By Kelly McCutchen It’s not always as good, or bad, as it seems. The same can be said of this year’s national election. Conservatives and liberals should temper their enthusiasm and despair; this election was not an endorsement of any ideology. It was a revolt, as Peggy Noonan so aptly puts it, by the “unprotected” against the “protected.” At its core were middle-class Americans, who had done everything they were told to do, but were frustrated by rising taxes and higher education and health care costs as their wages remained stagnant. They had lost hope in the future, for their children and in the American Dream. They felt disgust at the ruling political class and their crony friends and corrupt… View Article
Atlanta – Governor Nathan Deal’s Opportunity School District proposal was outdone by the National Education Association’s nearly $5 million opposition campaign and outvoted 60-40 percent on November 8. Still, this state can’t afford to leave 68,000 children out to dry in “chronically failing schools.”  What next? Find out at, “Saving Our Students: Georgia’s Education Policy Options,” the final Leadership Breakfast of 2016 hosted by the Georgia Public Policy Foundation, at 8 a.m. on Thursday, December 8 at Cobb County’s Georgian Club. The speakers are (outgoing) Rep. Mike Dudgeon, a member of the Education Reform Commission, which released its recommendations in December 2015, and Erin Hames, a former teacher, former Chief of Staff at the Georgia Department of… View Article

Give Prisoners a Second Chance

By Gerard Robinson and Elizabeth English On October 12, 29 prisoners and 45 Baltimore-area experts in criminal justice congregated in the Jessup Correctional Institution library. Most were members of the University of Baltimore community or other academics. All were eager to see the inauguration of a Department of Education pilot program that could change the lives of participants for years to come. In June 2016, the university was chosen among 67 colleges and universities nationwide to participate in the Obama administration’s $30 million Second Chance Pell Grant Experimental Sites Initiative. Under the program, approximately 12,000 of America’s 2.2 million incarcerated will receive federal aid to pursue a higher education. Upon release, they will retain the Pell funding to finish… View Article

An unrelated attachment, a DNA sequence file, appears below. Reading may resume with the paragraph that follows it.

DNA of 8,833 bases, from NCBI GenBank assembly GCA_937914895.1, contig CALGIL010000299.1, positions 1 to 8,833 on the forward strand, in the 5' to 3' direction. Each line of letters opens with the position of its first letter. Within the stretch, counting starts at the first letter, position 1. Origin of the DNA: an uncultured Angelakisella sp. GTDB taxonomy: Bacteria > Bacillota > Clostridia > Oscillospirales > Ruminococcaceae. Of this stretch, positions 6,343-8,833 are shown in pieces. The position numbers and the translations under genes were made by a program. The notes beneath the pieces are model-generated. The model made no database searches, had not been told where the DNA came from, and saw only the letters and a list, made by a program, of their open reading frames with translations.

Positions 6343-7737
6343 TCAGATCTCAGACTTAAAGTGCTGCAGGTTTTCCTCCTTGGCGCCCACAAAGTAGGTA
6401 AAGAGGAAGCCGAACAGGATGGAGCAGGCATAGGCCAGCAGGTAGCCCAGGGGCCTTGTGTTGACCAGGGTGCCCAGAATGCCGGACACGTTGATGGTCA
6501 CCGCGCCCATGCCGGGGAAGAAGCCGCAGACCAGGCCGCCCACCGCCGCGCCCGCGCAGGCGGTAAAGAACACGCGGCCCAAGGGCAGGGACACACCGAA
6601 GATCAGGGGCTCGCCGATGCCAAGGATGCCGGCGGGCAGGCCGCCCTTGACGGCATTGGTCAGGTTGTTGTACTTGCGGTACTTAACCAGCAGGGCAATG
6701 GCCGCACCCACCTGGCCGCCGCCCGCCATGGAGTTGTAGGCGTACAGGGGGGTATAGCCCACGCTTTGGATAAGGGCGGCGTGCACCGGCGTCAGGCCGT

U.S. News & World Report Publishes on Education Funding

The September 20, 2016, edition of U.S. News & World Report published, “More Money, Same Problems,” an article by Georgia Public Policy Foundation Senior Felow Ben Scafidi and American Enterprise Institute Resident Fellow Gerard Robinson. The article is posted in full below; the link to the article is hereMore Money, Same Problems Showering public schools with funds has been a costly failure. Why not try something new? By Gerard Robinson and Benjamin Scafidi Public education is important to the economic and social well-being of our nation, which is why it is the No. 1 line item in 41 state budgets. Today, more than 50 million students attend America’s public schools. Some students are succeeding: They graduate… View Article

The Foundation should take a lot of pride in your influence on Georgia governmental policy over the past several years. If you look back on several things that you were crying in the wilderness about several years ago, you will find that Governor Miller adopted them…your influence and your pressure on that process has been a major factor in governmental policy in Georgia. You should be congratulated.

Governor Sonny Perdue more quotes